Quite be accident, it seems that all the links so far (except the Bjorling trio) are in French. Maybe it's the summer heat. Hard to bear Italian passione when it's 100 degrees. So here is some more French ardor. Anyone who needs an explanation of the plot of "Romeo and Juliet" should please go back to your texting about "cool" and "awesome" places to eat. (Aria, sung by Roberto Alagna, begins around 4:20.) 
Role : Roméo, a Montague
Setting : Juliet's balcony at the Capulet estate, Verona, Italy, 14th century
Synopsis : Romeo has escaped from his companions in search of Juliet's room. He finally spies her on her balcony and sings of her beauty which is like the sun. The words are almost exactly translated from Shakespeare's Romeo and Juliet.

Renee Fleming. "Depuis Le Jour," from Charpentier's "Louise." "Since the day. . ." This is pretty much all that is left of Charpentier's once-popular (1900) and only opera. Some composers churn them out, some don't. Charpentier had other rather noble pursuits, it seems, including educating working girls and helping wounded soldiers. From Wiki:
In 1902, Charpentier founded the Conservatoire Populaire Mimi Pinson, intended to provide a free artistic education to Paris's working girls. He worked on a sequel to "Louise," "Julien, ou la vie d'un poète," but it was quickly forgotten after its tepidly received 1913 premiere. For the rest of his extremely long life, Charpentier wrote hardly any further music.He was, nevertheless, no recluse. During World War I, he started the Œuvre de Mimi Pinson and Cocarde de Mimi Pinson to aid wounded soldiers. He died, aged 95, in Paris. 
Role: Louise, a young woman in love with Julien
Setting: a small garden next to the Montmartre, Paris, 1900
Synopsis: Louise describes how her life has changed since moving in with Julien. She revels in his love for her and her life which grows better every day.

Last rose of summer? Jussi Bjorling. "La Fleur que m'avais jetee," from "Carmen." 
Role: Don José, a corporal of the dragoons (soldiers)
Setting: The inn of Lillias Pastia
Synopsis: Carmen and José have just reunited after José's stay in prison for releasing Carmen when he was supposed to be guarding her. She has danced and played castanets for him but in the distance, he hears the call back to the barracks and he says he must go. She becomes angry at him for leaving her. Don Jose then responds by singing how the flower she threw to him kept him going throughout his stay at the prison.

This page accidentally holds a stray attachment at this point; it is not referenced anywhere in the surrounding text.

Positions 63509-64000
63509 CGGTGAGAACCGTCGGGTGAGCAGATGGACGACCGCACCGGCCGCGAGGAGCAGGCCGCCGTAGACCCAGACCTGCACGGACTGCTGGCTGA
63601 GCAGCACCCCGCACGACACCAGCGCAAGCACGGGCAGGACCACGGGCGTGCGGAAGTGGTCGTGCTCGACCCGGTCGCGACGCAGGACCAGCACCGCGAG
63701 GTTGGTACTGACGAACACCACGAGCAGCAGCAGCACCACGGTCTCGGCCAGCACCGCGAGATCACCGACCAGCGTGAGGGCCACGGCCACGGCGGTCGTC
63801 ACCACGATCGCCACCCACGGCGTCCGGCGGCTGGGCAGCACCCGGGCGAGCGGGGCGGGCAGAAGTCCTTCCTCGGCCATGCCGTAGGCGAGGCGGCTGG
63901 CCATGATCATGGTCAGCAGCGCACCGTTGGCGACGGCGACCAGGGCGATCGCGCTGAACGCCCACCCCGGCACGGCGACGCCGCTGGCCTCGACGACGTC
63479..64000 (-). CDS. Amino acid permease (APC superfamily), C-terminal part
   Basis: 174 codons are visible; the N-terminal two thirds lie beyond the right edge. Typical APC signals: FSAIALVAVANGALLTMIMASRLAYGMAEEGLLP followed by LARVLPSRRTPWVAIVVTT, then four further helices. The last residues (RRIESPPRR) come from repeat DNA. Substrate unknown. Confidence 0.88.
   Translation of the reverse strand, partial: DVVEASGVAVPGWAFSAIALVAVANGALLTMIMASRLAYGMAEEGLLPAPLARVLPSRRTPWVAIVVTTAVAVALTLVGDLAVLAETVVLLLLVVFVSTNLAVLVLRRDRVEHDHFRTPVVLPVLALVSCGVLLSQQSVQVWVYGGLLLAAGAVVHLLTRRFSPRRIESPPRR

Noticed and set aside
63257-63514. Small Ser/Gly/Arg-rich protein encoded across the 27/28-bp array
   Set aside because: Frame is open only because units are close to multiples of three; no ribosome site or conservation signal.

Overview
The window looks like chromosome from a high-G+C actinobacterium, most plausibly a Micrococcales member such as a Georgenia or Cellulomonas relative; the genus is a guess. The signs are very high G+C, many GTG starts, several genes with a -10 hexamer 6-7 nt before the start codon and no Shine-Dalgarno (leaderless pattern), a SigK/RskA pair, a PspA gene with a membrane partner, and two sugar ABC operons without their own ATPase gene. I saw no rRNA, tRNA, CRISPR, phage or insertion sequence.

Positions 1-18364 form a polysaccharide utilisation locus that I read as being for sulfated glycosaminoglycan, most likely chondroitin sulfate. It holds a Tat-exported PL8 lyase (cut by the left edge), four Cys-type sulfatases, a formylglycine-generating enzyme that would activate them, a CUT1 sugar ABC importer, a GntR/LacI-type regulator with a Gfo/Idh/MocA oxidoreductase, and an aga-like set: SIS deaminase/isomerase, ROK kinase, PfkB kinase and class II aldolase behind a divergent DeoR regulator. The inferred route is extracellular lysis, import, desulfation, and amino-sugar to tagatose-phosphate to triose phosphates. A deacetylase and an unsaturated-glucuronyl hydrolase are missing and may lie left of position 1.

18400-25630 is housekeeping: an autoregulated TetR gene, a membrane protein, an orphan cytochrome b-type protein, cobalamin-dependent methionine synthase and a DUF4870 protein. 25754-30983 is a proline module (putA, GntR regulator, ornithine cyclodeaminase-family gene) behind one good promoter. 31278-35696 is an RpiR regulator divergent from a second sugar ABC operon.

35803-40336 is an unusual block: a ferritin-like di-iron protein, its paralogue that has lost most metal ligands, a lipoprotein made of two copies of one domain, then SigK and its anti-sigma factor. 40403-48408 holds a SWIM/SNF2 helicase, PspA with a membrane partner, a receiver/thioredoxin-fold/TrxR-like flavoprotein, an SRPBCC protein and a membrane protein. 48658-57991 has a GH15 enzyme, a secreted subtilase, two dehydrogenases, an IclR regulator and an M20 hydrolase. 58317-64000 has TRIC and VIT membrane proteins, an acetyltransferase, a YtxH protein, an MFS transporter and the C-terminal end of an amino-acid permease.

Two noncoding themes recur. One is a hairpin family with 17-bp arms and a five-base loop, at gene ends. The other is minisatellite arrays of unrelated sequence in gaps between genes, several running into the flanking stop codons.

Not Robert Merrill and Jussi Bjorling, but still a contender. The great Nicolai Gedda and baritone Ernest Blanc with "The Pearl Fishers" duet by Bizet, in which the two principals swear that their friendship will not be compromised by their mutual love for a woman. "Au Fond du Temple Saint." 
Ensemble type : duet
Performed by : Zurga (the king of the fishermen) and Nadir (a fisherman)
Synopsis : Nadir and Zurga have reunited after Nadir has been wandering in the jungle for years. At one time, Zurga and Nadir were friends but their friendship broke up over the Brahmin priestess Léïla, whom they both loved. They discuss their old grudges against each other but they declare that the strife their disagreements have caused in the past is no longer an impediment to their friendship.
About Gedda: 
About Blanc: 

We now take French leave. . .
From Bizet's "Pearl Fishers," as haunting a tenor aria as ever was written, "Je crois entendre encore." ("I still believe I hear.") 
Role: Nadir, a fisherman
Setting: A wild and rocky shore on the coast of Ceylon in ancient times
Synopsis: In the past, Nadir had fallen in love with a beautiful Brahman priestess named Léïla at a Brahman temple. Now, a veiled priestess has come to his village and he recognizes her as Léïla. He sings of his love for her which has not been diminished by the time they have spent apart.
I still believe I hear
hidden beneath the palm trees
her voice, tender and deep
like the song of a dove
oh enchanting night
divine rapture
delightful memory
mad intoxication, sweet dream.
In the clear starlight
I still believe I see her
half drawing her long veil
to the warm night breeze.
Oh enchanting night
divine rapture
delightful memory
mad intoxication, sweet dream.
Charming memory.

And if you want to compare it with others. . .

Saturdee Opry Links Encore!
To appreciate this, you'll have to scroll all the way back to the first entry in today's SOL, which featured the Boys Bjorling (as boys) doing this same folk song. Here they are in their last appearance together with "Summer Joy!"

Back to Opera Links

Back to Home Page